New York Governor Andrew Cuomo has directed the state’s department of public service to enact a new clean energy standard that calls for half of the electricity consumed in the state to come from clean and renewable resources.

Under the Reforming the Energy Vision proceeding, New York already had a goal of 50 percent renewables by 2030, but the Department of Public Service will now codify that goal.

“By mandating a Clean Energy Standard, we ensure that this goal is converted from aspirational to actionable,” Cuomo wrote in the letter to the commission. The regulators will have to develop the standard by June 2016. The state’s 2015 Energy Plan already calls for cutting carbon emissions 40 percent by 2030.

New York gets more than 10 percent of its electricity capacity from hydro. Pumped storage and wind each account for about 4 percent of capacity as well. As a percentage of electricity consumption, however, renewables and hydro account for about 25 percent. 

New York is now in elite company in terms of RPS requirements. Earlier this year, California raised its RPS from 33 percent to 50 percent, Hawaii mandated 100 percent renewables by 2045, and Vermont passed a bill for 75 percent renewables by 2032.

But New York has a unique RPS operating model. Instead of each investor-owned utility being responsible for procuring renewables, utilities collect an RPS charge from customers, which go to a fund run by New York State Energy Research and Development Authority (NYSERDA).

NYSERDA then administers the RPS program through small- and large-scale projects. The large-scale portion of the program has had 10 solicitations that have contracted about 2 gigawatts of power.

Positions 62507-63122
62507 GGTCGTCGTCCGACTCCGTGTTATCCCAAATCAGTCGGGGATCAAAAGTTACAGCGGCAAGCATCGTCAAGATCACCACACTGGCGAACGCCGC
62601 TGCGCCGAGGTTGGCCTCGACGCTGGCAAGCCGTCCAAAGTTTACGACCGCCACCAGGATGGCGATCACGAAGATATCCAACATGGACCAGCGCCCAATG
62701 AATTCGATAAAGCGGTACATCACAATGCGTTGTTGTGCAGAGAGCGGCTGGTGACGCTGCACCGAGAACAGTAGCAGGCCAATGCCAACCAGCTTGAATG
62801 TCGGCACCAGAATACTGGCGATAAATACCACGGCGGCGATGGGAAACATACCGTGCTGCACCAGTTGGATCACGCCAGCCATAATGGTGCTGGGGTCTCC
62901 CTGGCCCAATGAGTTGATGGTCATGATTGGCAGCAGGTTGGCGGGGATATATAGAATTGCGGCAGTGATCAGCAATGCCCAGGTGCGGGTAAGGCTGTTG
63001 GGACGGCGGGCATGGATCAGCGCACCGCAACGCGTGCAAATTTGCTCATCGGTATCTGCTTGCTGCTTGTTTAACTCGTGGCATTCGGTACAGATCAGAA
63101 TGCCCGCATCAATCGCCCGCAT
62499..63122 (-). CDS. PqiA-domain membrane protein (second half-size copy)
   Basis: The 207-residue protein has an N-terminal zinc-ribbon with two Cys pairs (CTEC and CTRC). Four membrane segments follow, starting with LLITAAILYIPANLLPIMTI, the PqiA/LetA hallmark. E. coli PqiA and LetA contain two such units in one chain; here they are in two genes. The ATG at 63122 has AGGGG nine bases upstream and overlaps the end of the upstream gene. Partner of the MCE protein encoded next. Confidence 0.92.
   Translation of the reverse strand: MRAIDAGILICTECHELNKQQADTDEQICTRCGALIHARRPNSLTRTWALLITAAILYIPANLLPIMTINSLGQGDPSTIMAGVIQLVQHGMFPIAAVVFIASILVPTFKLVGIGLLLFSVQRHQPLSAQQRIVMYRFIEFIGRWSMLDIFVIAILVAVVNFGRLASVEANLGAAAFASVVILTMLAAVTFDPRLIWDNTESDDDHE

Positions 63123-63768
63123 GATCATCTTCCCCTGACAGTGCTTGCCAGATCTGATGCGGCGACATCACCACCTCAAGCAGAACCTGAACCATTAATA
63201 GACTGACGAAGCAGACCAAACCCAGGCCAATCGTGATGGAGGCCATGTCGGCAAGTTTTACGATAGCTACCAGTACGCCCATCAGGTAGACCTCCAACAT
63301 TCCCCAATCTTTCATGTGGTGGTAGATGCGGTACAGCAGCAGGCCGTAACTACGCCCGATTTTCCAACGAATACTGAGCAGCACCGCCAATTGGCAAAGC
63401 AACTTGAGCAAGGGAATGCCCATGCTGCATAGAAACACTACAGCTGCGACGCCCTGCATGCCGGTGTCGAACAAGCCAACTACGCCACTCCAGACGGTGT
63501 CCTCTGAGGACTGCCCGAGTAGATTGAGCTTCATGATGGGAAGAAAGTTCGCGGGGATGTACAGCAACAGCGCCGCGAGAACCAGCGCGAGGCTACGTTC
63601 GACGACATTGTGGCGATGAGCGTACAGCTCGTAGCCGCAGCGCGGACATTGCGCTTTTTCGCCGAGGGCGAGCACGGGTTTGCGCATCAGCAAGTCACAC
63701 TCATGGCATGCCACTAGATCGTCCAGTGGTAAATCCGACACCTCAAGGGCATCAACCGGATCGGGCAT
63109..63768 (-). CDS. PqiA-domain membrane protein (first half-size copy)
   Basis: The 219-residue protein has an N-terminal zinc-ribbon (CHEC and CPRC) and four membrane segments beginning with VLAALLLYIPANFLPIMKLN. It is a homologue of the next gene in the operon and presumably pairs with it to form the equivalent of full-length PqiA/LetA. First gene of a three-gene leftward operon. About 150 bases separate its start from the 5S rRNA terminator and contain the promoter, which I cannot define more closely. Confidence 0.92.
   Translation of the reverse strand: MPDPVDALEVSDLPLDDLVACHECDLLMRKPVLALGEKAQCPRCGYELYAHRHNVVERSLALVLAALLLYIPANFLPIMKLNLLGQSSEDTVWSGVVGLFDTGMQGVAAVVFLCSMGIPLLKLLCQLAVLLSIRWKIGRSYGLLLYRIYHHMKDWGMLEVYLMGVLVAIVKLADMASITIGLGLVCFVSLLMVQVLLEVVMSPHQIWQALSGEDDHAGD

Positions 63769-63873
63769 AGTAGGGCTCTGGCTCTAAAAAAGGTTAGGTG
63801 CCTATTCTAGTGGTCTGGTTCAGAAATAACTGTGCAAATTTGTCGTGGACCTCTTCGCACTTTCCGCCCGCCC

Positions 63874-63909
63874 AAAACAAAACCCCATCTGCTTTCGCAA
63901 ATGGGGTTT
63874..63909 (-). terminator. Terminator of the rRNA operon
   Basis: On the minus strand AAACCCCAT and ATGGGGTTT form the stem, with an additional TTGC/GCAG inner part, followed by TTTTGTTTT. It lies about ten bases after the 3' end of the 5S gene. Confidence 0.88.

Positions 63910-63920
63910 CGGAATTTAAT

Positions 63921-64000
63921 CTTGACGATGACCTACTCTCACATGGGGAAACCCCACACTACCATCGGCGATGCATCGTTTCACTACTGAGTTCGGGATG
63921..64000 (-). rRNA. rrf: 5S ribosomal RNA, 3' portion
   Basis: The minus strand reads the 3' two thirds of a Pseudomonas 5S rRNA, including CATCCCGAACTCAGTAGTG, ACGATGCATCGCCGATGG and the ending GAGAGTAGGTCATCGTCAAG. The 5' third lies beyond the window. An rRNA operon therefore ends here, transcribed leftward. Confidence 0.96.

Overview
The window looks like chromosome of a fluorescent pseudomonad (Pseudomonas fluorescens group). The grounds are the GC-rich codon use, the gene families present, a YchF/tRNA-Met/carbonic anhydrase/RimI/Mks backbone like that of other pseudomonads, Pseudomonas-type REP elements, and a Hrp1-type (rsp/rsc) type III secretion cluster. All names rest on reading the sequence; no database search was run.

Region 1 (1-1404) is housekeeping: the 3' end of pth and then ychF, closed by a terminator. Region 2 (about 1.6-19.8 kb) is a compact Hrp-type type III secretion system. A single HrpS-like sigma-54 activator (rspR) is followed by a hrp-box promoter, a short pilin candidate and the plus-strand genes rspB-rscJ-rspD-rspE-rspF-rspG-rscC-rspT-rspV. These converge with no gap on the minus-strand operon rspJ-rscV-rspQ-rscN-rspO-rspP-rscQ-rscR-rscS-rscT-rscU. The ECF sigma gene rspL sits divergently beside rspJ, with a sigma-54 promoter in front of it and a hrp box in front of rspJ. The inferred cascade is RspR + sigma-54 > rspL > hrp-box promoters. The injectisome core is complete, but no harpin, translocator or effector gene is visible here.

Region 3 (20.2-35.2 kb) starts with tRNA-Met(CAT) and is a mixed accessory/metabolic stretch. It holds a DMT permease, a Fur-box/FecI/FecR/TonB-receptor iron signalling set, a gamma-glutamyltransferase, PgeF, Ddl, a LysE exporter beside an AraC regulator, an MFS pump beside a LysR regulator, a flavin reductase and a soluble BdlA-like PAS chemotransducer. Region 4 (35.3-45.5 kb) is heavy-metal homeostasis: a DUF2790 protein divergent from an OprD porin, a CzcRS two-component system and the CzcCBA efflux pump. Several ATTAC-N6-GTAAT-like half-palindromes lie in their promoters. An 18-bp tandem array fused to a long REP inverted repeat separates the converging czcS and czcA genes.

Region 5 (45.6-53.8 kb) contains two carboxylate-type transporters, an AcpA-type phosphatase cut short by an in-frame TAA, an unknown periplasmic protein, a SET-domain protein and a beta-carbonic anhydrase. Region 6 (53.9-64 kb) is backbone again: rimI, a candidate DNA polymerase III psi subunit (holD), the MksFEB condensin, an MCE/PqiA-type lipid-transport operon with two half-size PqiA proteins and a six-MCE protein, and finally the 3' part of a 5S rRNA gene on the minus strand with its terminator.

New York is also unique in that the new RPS should be increasingly achievable under the Reforming the Energy Vision proceeding. The regulatory overhaul seeks to eliminate electricity peaks in the New York, spur customer demand for distributed, clean energy solutions, and transform the distribution utilities into clean energy platform providers.

By right-sizing the power system and eliminating peaks, fewer fossil-fuel peaker plants will be needed. Additionally, utilities will be asked to slash the nearly 9 percent in losses on the transmission and distribution systems, which will further drive down generation needs.

Cuomo also asked the commission on Wednesday to develop a process to prevent the premature retirement of upstate nuclear plants during the transition to more renewables. Nuclear energy accounts for 14 percent of electricity production in New York and has emerged as a messy battleground for Cuomo. He has called repeatedly for the closing of Entergy’s Indian Point plant, while trying to block the closure of upstate plants that are losing money in wholesale markets.

As cheap natural gas and increasingly cost-effective renewables come on the system, nuclear energy is having trouble competing. Cuomo said in his letter to the commission that closing upstate nuclear plants “would eviscerate the emission reductions achieved through the state’s renewable energy programs.”

As of now, it’s unclear what measures the commission may adopt to keep the plants open.  

To encourage faster development of its solar market, New York recently lifted its net metering cap, and the state’s Green Bank and Green Jobs-Green New York program continue to invest in solar.

Next June will be a busy month for the New York regulators, as the utilities are also expected to file their distributed system implementation plans that month.